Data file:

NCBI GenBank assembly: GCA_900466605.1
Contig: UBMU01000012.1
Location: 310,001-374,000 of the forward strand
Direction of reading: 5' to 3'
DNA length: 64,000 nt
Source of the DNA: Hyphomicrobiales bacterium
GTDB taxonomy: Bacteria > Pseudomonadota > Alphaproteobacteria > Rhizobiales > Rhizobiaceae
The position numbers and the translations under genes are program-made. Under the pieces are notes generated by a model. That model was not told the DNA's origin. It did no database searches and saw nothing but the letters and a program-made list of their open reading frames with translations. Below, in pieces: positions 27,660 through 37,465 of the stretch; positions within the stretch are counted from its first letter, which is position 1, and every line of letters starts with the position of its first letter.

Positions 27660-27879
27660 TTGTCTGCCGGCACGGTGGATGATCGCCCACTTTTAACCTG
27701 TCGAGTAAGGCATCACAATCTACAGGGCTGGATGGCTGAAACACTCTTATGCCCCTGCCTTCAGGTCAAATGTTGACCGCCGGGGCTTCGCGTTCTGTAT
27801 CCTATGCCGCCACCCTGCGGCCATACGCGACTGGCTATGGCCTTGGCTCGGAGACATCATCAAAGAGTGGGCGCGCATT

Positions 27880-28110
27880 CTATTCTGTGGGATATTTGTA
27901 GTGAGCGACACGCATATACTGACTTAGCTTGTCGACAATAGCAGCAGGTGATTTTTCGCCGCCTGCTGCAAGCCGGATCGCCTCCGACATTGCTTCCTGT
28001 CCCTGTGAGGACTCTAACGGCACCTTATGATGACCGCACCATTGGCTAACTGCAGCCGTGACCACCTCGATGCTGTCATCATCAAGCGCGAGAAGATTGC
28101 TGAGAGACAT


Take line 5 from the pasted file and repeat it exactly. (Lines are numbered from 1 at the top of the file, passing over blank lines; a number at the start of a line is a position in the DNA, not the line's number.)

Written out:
DNA length: 64,000 nt